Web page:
Market positive on hotel Reits despite Vector failure
The UK hotel-based Reit market failed to launch as the widely anticipated initial public offering from Vector fell flat in June. The planned £2 billion deal was scheduled to be the UK’s first hotel-based Reit. This failure has not discouraged market players and analysts, who are still confident that the market will develop with time.
Richard Balfour-Lynn: his Vector Reit fell flat
Vector, a 71-hotel Reit, proved to be a bit of an embarrassment to the property entrepreneur Richard Balfour-Lynn. Those close to the deal blamed its collapse on rocky market conditions. It is feared the market for real estate-related transactions, which has boomed in the past few years, might be close to the top and is starting to look vulnerable as borrowing costs rise.
In contrast, fund managers who looked at the deal pointed to a mixture of doubt about the valuations of the hotels in the structure, the fees paid to the management company and the key players in the deal as the causes of its failure. The portfolio includes several hotels owned by the Alternative Hotel Group (AHG) and Marylebone Warwick Balfour (MWB), and some investors were wary about Balfour-Lynn remaining on the boards of AHG and MWB after the deal. Funds that shunned the flotation included Morley Fund Management, Standard Life, Cohen and Steers, and Henderson Global Investors.
The advisers on the deal were Deutsche Bank, Goldman Sachs and UBS. The day before the IPO was pulled, advisers tried to save the transaction by cutting the target price. The price range of 995p to £11.15 was cut to an estimated 875p to 900p, dropping the market capitalization of the offering to £1.8 billion ($3.62 billion) from £2.2 billion. These last-ditch efforts still were not enough to get the deal done.
But analysts do not think this failure reflects the potential of the market: "Major lessons have been learnt from the Vector deal. I think it has shown how important it is to have a fee structure that is clearly explained and made attractive to investors," says Mark Nichols, a partner at CMS Cameron McKenna. "The hotel Reit market will definitely develop soon – with one or two deals likely to happen in the next year."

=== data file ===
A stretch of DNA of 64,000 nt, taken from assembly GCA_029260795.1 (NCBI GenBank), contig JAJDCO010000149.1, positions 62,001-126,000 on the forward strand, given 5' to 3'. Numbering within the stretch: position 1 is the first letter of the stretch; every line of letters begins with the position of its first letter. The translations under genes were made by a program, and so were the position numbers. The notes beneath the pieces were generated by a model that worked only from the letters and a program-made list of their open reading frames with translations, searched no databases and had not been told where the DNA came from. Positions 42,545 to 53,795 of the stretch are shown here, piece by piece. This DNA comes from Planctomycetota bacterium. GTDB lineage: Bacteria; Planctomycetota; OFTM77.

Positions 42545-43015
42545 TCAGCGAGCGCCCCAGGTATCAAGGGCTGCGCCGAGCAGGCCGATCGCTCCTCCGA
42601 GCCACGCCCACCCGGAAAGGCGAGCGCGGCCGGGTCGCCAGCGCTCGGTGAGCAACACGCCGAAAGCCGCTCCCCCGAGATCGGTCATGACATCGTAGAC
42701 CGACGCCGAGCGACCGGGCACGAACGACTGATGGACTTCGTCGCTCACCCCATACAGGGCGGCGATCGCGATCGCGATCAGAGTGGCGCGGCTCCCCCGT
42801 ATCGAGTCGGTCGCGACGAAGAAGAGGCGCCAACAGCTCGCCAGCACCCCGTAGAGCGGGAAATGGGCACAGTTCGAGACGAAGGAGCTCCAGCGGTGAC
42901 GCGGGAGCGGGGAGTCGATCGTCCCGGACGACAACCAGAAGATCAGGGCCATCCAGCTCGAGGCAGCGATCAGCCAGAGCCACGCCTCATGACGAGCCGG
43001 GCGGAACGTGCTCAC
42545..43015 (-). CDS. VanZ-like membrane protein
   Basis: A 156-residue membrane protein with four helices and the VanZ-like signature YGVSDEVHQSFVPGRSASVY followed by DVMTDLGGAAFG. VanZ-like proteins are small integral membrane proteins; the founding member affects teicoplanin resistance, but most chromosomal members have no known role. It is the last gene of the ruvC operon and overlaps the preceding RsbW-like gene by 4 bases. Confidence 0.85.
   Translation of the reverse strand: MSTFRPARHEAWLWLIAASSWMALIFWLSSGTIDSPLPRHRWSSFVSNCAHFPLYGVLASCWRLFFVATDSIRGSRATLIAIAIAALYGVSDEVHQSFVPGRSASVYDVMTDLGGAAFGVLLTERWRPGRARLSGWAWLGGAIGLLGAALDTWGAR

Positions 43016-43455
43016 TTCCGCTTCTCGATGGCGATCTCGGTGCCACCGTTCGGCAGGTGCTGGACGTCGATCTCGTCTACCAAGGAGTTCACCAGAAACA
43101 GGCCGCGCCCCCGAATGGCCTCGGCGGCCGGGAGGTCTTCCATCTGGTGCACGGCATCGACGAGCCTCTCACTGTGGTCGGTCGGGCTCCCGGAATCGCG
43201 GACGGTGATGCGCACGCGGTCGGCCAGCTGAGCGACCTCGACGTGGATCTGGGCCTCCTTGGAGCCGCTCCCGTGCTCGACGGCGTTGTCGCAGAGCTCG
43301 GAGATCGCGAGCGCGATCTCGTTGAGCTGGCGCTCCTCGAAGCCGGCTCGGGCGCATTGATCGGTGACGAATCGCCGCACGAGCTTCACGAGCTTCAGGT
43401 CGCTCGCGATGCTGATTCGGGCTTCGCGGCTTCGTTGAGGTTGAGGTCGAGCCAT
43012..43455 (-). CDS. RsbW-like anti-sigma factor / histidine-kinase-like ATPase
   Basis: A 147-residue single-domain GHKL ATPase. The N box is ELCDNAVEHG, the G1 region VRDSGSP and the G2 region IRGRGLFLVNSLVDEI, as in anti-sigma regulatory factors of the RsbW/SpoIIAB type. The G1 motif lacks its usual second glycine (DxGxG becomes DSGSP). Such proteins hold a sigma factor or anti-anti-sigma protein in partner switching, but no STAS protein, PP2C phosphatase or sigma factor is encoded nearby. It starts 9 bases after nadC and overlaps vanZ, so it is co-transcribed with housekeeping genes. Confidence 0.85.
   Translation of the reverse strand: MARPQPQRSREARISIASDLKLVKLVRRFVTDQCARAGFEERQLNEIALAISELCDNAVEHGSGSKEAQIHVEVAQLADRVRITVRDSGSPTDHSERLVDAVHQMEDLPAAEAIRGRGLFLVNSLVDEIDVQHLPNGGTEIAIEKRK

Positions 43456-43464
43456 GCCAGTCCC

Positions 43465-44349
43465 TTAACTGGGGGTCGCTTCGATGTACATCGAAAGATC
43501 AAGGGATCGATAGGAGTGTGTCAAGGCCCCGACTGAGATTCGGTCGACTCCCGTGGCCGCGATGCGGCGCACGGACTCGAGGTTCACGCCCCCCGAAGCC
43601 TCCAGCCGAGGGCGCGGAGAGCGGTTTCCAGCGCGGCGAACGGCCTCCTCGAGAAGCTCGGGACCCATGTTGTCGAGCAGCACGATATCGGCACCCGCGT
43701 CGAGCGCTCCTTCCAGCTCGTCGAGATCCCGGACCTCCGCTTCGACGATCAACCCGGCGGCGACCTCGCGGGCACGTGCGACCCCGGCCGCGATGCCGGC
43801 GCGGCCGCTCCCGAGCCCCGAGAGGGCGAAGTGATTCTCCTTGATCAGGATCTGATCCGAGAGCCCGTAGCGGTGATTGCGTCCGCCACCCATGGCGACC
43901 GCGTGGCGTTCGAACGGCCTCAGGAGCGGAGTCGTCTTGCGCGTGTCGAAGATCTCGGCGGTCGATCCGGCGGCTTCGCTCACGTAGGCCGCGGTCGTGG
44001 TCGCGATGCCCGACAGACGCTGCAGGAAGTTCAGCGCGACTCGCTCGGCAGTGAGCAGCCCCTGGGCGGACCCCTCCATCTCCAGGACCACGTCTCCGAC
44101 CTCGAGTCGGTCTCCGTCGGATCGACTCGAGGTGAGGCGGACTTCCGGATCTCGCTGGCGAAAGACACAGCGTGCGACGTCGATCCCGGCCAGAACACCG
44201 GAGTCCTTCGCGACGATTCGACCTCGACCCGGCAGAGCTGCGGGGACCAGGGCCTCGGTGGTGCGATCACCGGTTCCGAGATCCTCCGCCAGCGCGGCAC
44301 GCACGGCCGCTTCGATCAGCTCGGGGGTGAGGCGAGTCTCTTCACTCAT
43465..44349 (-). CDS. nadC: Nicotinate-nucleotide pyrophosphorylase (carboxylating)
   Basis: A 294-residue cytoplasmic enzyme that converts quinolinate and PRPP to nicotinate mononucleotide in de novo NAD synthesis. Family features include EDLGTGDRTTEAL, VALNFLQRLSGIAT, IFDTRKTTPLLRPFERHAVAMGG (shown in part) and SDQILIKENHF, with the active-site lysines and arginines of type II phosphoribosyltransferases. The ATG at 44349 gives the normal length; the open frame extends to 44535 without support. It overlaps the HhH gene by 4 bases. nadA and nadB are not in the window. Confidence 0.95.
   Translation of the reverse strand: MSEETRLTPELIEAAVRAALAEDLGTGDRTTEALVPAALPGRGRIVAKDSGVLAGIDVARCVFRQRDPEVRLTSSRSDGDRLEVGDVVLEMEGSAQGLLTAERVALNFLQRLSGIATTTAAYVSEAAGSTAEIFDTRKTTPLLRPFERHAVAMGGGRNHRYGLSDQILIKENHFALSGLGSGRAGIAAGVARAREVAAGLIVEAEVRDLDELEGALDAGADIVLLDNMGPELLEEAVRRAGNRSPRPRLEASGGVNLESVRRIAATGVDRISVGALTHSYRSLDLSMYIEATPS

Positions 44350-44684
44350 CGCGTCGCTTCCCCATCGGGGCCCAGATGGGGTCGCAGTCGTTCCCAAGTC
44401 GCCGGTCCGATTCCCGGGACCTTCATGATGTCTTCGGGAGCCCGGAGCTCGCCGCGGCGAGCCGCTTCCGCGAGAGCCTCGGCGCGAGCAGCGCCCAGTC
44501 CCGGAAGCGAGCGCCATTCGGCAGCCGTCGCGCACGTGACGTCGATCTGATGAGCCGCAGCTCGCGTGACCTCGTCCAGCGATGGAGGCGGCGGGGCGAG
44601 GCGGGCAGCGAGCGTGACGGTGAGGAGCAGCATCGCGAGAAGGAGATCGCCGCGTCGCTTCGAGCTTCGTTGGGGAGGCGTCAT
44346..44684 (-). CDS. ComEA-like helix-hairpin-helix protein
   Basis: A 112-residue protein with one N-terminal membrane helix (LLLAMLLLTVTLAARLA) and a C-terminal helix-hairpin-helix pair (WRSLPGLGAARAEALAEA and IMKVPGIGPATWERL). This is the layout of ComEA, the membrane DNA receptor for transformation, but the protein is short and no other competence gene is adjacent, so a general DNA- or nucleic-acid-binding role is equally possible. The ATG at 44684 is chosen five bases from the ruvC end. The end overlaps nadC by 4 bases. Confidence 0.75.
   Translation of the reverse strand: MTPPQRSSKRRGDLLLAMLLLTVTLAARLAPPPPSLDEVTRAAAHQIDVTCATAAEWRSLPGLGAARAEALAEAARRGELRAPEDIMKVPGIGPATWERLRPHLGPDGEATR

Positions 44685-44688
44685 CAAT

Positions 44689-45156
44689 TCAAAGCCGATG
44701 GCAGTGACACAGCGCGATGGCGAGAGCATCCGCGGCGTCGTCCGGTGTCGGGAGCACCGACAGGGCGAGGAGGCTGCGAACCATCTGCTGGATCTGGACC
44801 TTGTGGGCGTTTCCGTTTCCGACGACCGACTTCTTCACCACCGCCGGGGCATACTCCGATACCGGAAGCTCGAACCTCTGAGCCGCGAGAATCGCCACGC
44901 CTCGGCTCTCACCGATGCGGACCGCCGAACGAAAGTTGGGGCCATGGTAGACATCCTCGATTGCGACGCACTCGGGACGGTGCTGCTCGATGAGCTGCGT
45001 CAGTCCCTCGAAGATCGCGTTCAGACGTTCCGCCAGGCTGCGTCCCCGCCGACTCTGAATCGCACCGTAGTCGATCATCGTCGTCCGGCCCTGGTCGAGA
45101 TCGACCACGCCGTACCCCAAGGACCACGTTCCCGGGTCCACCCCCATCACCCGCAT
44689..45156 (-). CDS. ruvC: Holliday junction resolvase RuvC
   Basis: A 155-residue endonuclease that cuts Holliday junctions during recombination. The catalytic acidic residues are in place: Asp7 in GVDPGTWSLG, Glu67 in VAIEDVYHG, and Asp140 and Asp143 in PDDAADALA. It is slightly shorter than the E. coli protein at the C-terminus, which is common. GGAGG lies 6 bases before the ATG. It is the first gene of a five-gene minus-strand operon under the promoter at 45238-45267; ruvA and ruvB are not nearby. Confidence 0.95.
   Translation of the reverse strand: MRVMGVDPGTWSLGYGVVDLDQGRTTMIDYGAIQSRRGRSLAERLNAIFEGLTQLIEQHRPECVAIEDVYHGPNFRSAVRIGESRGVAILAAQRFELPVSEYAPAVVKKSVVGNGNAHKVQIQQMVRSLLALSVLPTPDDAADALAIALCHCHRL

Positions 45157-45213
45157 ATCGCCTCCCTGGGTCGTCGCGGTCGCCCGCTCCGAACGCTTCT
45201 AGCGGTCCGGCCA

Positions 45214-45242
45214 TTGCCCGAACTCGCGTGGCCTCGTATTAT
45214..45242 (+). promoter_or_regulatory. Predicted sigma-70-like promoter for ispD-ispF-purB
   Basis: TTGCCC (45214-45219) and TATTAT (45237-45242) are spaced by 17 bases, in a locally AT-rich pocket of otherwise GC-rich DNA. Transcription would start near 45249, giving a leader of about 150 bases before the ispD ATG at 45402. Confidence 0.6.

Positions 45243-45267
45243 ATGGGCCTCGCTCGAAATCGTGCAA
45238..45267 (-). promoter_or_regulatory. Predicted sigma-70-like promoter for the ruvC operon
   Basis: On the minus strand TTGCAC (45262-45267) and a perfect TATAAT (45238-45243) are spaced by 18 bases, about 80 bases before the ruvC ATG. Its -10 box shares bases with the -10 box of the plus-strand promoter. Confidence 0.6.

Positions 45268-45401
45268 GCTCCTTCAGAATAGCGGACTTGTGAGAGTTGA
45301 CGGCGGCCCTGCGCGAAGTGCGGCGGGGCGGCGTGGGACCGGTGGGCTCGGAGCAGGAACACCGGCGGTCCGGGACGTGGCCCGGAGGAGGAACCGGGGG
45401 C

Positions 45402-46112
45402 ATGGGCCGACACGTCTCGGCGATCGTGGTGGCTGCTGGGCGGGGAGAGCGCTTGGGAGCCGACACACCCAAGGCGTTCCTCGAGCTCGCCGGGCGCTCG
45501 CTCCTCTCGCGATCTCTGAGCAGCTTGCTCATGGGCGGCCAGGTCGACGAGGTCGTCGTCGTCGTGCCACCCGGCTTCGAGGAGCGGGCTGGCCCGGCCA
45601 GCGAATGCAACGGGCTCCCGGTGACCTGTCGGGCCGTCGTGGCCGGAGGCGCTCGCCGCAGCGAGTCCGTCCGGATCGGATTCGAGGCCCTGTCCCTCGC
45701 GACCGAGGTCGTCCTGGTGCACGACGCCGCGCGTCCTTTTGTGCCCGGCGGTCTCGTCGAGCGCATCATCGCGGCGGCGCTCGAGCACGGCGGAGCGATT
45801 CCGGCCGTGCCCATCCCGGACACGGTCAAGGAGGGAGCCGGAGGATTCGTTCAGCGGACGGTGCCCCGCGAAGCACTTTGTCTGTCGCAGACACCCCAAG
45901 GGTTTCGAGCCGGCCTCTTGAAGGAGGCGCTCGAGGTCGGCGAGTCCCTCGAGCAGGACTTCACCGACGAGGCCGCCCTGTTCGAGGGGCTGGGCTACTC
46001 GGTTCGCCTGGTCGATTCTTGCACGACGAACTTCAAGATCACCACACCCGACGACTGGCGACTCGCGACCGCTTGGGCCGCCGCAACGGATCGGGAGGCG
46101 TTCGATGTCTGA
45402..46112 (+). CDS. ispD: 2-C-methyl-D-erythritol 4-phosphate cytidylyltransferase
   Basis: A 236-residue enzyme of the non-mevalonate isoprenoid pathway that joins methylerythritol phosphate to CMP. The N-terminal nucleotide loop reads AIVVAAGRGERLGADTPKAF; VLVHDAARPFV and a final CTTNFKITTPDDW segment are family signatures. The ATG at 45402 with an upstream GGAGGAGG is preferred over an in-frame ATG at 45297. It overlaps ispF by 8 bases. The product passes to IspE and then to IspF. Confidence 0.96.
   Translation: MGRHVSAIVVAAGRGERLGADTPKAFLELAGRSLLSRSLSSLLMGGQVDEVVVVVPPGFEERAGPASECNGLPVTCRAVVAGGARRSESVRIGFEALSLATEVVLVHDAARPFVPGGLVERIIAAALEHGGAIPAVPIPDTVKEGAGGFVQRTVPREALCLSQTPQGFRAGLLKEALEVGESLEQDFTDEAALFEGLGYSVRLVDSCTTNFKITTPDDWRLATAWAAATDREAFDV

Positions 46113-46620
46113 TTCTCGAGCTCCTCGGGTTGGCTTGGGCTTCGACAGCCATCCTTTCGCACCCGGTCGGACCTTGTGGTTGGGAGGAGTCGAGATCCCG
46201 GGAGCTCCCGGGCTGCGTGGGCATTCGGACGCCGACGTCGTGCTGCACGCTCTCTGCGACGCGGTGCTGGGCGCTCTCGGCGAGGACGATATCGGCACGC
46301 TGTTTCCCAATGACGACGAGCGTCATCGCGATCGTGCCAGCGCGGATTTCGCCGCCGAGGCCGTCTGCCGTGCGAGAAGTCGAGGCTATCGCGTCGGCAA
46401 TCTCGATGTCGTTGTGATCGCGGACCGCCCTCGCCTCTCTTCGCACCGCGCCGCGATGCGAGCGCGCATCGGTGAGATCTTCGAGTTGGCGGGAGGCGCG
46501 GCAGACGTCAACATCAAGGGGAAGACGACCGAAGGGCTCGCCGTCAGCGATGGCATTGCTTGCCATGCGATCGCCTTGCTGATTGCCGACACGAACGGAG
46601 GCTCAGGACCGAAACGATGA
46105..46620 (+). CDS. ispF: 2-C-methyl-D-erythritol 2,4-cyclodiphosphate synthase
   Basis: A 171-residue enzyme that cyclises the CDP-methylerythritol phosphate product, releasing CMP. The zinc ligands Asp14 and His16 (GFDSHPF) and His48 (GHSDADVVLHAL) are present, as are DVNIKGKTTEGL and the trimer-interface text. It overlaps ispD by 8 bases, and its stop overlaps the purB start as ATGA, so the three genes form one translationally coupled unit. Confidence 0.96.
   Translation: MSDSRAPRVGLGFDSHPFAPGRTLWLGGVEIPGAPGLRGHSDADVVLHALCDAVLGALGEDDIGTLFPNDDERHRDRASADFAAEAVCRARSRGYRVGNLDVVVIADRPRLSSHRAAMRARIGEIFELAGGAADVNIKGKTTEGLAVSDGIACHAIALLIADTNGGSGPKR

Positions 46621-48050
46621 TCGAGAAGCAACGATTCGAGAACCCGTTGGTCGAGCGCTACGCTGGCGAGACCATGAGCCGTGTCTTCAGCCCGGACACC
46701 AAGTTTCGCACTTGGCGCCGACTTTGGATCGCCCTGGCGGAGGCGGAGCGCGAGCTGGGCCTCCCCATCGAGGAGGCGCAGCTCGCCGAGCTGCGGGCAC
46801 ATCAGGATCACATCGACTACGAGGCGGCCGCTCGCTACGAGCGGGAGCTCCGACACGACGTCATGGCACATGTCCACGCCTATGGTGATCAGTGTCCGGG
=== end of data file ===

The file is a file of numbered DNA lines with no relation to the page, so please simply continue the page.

To date, the largest general real estate Reit deals that have been done in the UK have focused on maintaining share price above asset value. This contrasts with the mature US market where the Reit is a tool used to provide a solid income return and is valued in terms of income multiples rather than looking at the underlying net asset value of the assets: "The UK market is not ready to follow the US market yet but I think in time this will be inevitable as UK investors place more emphasis on strong and increasing income returns in the form of dividends and move away from focusing on the value gained from asset increases," says Nichols.
In time, hotel Reits might become more popular than other real estate deals as dividend yields are likely to be more attractive – as was the case with Vector – and clear financial structures become tried and tested. It is now a matter of someone else taking the plunge: "I don’t think there is a first-mover advantage with the hotel Reit market so there is a worry that several people will want to wait and see how others manage. This could stall the takeoff of this market further," adds Nichols.